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Results Found (3), Result Page (1 of 1)
Search Aspect ( Welles )
Location - Leeds & District

[1]
Methley Church, the Waterton and Welles tombs in the Waterton Chapel. (Methley)
Black & White imageUndated. View of the Waterton and Welles tombs in Waterton Chapel of Methley Church, Church of St. Oswald. These alabaster tombs are a fine example of fifteenth century work and were restored in 1988. Against the South wall is the tomb of Lionel Lord Welles, killed in the Battle of Towton in 1461 and his wife, Jane, heiress of Robert Waterton. In the foreground is the tomb of Robert Waterton and his wife, Cecily, beneath a decorated canopy. The four lights of the stained glass south east window depict, from left to right, St. George, Rachel, St. Katherine and St. Francis. The window was erected in 1901 in the memory of Rachel Katherine Walpole, Viscountess Pollington, who died on 21st June 1854.
[internal reference; 2007814_164472:LQP 283 MAT 3]
[2]
Tomb of Lionel, Lord Welles and his wife, Cecilia, Waterton Chapel, Methley Church (Methley)
Black & White imageUndated. Image shows the tomb of Lionel, Lord Welles, Sixth Baron Welles, Lieutenant of Ireland, and his wife, Cecilia located in the Waterton Chapel of Methley Church, the Church of St. Oswald. The alabaster recumbent figures lie against the South wall. Lord Welles was killed in the Battle of Towton, known as 'Palmesundayfield' in 1461. The story goes that his body was brought back to Methley hidden within a sack. His wife, Cecilia, was the daughter of Robert Waterton. The figures are a fine example of fifteen century work and are intricately carved Lord Welles is clad in armour with a lion at his feet and Cecilia is dressed in a long mantle. The tomb was restored in 1988.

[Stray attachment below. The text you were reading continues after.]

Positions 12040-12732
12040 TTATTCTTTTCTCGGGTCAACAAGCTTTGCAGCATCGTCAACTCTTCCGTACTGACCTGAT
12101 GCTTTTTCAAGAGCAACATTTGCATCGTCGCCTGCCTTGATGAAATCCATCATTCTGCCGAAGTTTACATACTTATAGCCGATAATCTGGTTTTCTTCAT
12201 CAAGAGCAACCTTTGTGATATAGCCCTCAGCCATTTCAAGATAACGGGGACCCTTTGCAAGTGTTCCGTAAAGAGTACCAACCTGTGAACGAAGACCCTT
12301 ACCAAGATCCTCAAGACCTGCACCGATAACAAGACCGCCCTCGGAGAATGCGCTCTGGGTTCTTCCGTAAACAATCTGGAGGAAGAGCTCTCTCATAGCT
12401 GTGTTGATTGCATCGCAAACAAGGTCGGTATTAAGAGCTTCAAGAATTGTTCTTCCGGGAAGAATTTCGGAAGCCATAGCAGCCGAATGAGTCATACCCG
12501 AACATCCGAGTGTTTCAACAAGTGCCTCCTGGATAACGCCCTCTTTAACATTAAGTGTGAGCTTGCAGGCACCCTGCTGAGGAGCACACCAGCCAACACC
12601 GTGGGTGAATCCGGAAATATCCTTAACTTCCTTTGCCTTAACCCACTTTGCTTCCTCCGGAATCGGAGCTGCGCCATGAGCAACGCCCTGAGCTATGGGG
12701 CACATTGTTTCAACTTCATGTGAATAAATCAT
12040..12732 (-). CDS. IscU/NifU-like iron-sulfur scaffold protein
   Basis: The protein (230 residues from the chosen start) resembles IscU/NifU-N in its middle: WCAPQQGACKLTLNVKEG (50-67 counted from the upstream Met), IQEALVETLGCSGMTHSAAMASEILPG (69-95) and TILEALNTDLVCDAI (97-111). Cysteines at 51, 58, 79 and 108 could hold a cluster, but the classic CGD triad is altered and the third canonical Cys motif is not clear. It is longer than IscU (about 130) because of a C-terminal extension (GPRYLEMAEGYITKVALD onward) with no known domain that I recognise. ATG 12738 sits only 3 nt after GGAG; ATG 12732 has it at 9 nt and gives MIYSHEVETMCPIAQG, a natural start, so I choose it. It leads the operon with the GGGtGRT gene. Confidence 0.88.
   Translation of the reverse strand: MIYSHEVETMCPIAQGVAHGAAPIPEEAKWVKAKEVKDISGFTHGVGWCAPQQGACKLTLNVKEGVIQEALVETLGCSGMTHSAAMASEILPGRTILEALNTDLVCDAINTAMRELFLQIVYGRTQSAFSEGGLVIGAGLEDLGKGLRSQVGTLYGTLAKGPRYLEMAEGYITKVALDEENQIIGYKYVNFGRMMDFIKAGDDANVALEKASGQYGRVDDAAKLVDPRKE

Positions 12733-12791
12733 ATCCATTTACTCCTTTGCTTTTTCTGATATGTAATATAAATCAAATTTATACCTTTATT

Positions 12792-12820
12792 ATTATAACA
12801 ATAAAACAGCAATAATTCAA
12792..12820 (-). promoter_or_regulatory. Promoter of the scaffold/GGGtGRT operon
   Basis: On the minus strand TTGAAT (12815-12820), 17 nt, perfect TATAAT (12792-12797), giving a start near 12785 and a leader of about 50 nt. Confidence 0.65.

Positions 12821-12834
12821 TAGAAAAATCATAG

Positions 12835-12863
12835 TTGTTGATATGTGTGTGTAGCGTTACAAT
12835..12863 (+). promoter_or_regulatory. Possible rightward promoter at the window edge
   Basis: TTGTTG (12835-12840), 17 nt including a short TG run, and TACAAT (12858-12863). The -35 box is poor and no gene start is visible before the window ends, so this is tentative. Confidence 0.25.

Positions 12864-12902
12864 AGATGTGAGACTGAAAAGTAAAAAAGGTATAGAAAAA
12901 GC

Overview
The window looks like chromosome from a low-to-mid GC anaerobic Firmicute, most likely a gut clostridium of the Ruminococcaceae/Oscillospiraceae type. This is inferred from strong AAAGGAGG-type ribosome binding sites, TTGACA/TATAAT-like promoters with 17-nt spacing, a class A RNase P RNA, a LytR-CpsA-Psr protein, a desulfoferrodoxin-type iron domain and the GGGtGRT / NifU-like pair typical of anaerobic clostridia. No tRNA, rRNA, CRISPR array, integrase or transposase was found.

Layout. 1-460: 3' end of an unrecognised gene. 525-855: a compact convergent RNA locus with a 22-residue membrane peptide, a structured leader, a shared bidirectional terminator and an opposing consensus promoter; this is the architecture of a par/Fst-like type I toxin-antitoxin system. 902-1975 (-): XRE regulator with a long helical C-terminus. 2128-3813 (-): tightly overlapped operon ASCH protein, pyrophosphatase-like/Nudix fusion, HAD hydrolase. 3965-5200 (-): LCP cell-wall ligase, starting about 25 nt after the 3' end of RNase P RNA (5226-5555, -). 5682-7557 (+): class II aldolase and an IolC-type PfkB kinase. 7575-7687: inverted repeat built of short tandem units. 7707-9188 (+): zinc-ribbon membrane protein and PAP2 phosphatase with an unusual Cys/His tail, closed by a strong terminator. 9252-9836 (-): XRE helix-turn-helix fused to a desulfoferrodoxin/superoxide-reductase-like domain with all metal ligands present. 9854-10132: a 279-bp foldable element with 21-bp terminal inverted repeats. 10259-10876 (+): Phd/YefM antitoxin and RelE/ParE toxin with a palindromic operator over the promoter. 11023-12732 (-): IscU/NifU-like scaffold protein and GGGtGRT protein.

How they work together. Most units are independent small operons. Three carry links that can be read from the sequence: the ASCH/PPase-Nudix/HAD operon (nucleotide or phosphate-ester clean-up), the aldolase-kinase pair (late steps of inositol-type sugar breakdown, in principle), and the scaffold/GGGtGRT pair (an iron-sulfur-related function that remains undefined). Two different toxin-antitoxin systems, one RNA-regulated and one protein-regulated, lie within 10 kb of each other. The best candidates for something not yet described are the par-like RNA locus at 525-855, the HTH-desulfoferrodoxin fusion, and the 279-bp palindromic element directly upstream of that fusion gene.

[internal reference; 2007814_164464:LQP 283 MAT 1]
[3]
Tomb of Lionel, Lord Welles and his wife, Cecilia, Waterton Chapel, Methley Church (Methley)
Black & White imageUndated. Image shows the intricate carving of the fifteen century alabaster tomb of Lionel, Lord Welles and his wife Cecilia, heiress of Robert Waterton. The tomb is located against the South wall of Waterton Chapel in Methley Church, the Church of St. Oswald. Lord Welles is clad in armour having met his death at the Battle of Towton, known as 'Palmesundayfield' on 29th March in 1461. Cecilia wears a mantle and fifteenth century headdress. Angels are depicted bearing armoural shields of Wells, Waterton and others. On the left, the lion can be seen at the feet of the recumbent Lionel Lord Wells. St. Oswald's Church is mentioned in the Domesday survey of 1086 and has Saxon origins. It is named after Oswald King of Northumbria who was killed in Battle with Penda King of Mercia in AD 642.
[internal reference; 2007814_164467:LQP 283 MAT 2]